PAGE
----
“I Want to Suffer, Too”

Sociologist Christian Smith’s claim regarding the religious climate in America is that most Americans, from baby boomers to today’s youth, have adopted a new sort of “national religion”: “Moralistic Therapeutic Deism,” or MTD.

This “religion”, which emerged from hundreds of interviews with US teenagers, consists of a God who created and orders the world, watching over human life on earth. This God wants people to be good, nice, and fair to each other, but does not need to be particularly involved in their lives, except when he is needed to resolve a problem. Being happy and feeling good is the central goal in life. When they die, good people will go to heaven.

Smith, himself a practicing, orthodox Christian, fears that MTD has made much of what passes for “Christianity” in the US unrecognizable as Christian faith. Because they have adopted wholesale the theological and practical paradigm of “Christian” MTD, American “Christians” have, wittingly or not, changed the very language — “and therefore experience,” claims Smith — of the Christian faith. No longer do words such as “Trinity, holiness, sin, grace, justification, sanctification, church, Eucharist,” or, one might add, suffering mean a great deal, if anything at all, to the majority of American Christians. In short, Smith fears that “Christianity [in America] is actively being colonized and displaced by a quite different religious faith.” (For a more extensive treatment of MTD, see Christian Smith and Melinda Lundquist Denton’s book Soul Searching: The Religious and Spiritual Lives of American Teenagers.)

For invested Christian faithful, Smith’s diagnosis of the American religious Zeitgeist gives cause for concern. He clearly understands the primary end-goal of (“Christian”) MTD to be some version of individualistic human happiness. This sort of religious faith is incompatible with a faith the author of which is described as a Suffering Servant (Isaiah 53), whose apostle (Paul) exhorts fellow believers to “[fill] up what is lacking in Christ’s afflictions” (Col 1:24, NASB) and himself suffers great anguish as a result of his own depravity (Rom 7). The scriptural and traditional account of faith in Jesus Christ suggests that much of what passes for “Christianity” in America, whether it be a gospel of material prosperity or a redefinition of sin in order to “liberate” those who struggle deeply with it, is, in fact, inimical to it.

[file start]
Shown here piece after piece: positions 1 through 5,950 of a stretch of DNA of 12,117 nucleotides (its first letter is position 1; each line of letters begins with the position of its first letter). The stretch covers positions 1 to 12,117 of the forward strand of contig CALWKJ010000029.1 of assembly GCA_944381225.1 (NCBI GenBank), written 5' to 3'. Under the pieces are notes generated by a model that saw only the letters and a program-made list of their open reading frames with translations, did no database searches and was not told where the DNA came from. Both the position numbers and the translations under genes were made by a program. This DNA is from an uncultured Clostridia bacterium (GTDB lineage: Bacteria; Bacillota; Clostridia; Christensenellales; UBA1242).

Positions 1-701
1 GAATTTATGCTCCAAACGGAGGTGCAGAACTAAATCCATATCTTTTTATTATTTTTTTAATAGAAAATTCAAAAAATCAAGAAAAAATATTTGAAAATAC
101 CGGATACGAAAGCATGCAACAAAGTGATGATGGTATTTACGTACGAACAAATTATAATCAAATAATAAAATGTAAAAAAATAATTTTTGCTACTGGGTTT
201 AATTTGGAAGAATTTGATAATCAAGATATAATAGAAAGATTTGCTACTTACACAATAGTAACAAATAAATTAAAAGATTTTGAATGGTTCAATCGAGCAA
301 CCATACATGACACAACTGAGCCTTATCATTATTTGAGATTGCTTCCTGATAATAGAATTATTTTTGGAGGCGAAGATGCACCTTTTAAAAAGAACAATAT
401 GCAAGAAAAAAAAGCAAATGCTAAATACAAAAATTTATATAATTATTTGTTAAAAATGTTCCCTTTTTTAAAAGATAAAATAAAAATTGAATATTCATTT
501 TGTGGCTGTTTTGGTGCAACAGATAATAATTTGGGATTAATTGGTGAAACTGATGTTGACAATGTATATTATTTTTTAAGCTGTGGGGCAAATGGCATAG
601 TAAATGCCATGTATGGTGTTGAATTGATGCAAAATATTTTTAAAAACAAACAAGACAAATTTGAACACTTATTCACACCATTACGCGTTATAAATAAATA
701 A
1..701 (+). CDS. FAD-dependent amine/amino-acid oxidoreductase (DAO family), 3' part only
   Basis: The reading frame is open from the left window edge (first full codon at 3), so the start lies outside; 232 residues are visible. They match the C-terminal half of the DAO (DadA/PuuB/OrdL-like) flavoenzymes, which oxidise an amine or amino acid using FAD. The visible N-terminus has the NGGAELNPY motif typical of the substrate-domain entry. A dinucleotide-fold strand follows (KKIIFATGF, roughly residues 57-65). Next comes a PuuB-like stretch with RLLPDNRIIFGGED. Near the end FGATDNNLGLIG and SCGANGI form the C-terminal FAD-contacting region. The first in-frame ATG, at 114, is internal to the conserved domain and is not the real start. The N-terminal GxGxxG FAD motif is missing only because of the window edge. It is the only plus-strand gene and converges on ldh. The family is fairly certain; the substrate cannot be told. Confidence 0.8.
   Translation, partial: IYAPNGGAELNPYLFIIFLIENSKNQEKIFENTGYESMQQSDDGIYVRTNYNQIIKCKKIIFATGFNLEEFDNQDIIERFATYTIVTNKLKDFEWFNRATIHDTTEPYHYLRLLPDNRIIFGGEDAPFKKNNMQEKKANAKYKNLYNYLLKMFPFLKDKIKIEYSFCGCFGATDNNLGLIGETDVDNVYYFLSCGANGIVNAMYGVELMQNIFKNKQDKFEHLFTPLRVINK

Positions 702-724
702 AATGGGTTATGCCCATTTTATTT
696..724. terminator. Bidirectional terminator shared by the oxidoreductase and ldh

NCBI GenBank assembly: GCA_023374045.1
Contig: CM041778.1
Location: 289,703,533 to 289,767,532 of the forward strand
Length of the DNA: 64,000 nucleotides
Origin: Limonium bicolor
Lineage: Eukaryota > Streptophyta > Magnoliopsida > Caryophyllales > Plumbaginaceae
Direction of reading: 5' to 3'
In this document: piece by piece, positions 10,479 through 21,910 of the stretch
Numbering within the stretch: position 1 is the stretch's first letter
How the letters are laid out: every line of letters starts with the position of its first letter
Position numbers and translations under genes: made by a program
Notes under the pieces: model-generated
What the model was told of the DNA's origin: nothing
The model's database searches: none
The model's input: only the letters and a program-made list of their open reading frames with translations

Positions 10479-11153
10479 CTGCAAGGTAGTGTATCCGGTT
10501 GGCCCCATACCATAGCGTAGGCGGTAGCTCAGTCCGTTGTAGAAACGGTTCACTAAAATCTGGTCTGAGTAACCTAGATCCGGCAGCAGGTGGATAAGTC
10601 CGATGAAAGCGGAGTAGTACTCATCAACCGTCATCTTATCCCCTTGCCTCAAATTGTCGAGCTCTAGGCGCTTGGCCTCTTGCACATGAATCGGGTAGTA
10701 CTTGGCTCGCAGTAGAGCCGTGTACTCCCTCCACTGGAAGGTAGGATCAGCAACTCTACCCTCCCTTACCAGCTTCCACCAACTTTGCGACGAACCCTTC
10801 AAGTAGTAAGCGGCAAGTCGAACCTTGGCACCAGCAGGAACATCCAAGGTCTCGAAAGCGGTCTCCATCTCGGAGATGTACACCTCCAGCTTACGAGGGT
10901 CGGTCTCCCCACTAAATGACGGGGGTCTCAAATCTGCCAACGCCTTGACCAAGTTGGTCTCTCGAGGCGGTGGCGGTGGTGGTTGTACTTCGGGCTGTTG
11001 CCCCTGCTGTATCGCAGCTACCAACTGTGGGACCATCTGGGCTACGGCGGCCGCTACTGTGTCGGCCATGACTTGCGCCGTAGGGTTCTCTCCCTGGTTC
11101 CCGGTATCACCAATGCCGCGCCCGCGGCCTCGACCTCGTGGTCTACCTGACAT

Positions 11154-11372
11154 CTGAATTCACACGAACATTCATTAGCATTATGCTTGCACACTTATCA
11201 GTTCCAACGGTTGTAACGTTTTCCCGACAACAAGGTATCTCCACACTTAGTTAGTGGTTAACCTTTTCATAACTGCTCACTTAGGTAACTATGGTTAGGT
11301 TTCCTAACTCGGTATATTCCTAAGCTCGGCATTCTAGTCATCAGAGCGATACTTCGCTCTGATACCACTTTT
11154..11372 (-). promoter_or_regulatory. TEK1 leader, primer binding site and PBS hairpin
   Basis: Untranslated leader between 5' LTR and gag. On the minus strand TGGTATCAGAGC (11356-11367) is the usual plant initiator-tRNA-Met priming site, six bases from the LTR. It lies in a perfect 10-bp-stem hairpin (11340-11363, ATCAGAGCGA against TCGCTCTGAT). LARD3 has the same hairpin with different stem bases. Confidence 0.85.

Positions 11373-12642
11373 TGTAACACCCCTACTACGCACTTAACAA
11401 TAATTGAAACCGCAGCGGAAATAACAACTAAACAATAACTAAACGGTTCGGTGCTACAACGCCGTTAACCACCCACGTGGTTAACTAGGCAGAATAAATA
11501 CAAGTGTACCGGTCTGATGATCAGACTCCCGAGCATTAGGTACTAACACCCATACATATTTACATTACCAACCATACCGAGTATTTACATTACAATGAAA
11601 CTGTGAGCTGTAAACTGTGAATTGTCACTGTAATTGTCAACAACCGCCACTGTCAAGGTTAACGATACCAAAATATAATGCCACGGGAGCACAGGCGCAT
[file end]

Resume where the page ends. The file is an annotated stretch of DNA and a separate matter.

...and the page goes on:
Thus, it seems necessary in this cultural moment to reflect deeply upon the nature of the Christian life as one characterized by the suffering Christ, who is both the subject and object of the Christian faith (a claim which I will explain later, via Jürgen Moltmann). In what follows, I will put forth Moltmann’s cross-centric Christology and Richard Hays’ summary of Pauline ecclesiological ethics as theological and ethical paradigms for suffering as part and parcel of Christian practice. I find, also, that Alyosha Karamazov, the protagonist of Fyodor Dostoyevsky’s novel The Brothers Karamazov, serves as a literary example of a Christian disciple who faithfully embodies the suffering Christ to particular persons both good and evil and within and without the church.

“The theological foundation for Christian hope,” Jürgen Moltmann declares in The Crucified God, “is the raising [i.e. resurrection] of the crucified Christ. Anyone who develops a ‘theology of hope’ from this centre will be inescapably reminded of the other side of that foundation: the cross of the risen Christ.” This statement makes evident Moltmann’s fixation of his Christology in the central event of Christ’s crucifixion and, more specifically, on the crucified Christ as God himself. Built upon this foundation, Moltmann’s theology holds many implications for the Christian’s (trans)formation into the image of Christ and his/her adoption of a proper eschatological vision of the Kingdom of God.

Unlike many (if not most) fathers of the church, Moltmann holds no strict notion of divine impassibility (i.e. God’s inability to suffer in his own nature). Rather, Moltmann sees the suffering of Christ as a cosmic reality expressed in a “metaphysics of the particular, gospel history of Jesus of Nazareth.” In the suffering Christ (who is the subject of Christian faith) is revealed one facet of the objective nature of God himself as one who suffers. Understanding this key distinction that Moltmann makes is crucial for understanding the rest of his (and my own) argument. Jesus Christ (and, in this particular case, the suffering Christ) is the subject of the Christian faith precisely because Jesus was and is God enfleshed. In other words, God knows himself as the man Jesus Christ of Nazareth, and thus knows himself as Jesus Christ who suffered subjectively (i.e. he suffered as a human subject, just as we ourselves suffer). It is this same God, so closely identified with the immanent human subject, who has existed objectively and transcendently from eternity as the Triune God in full self-knowledge.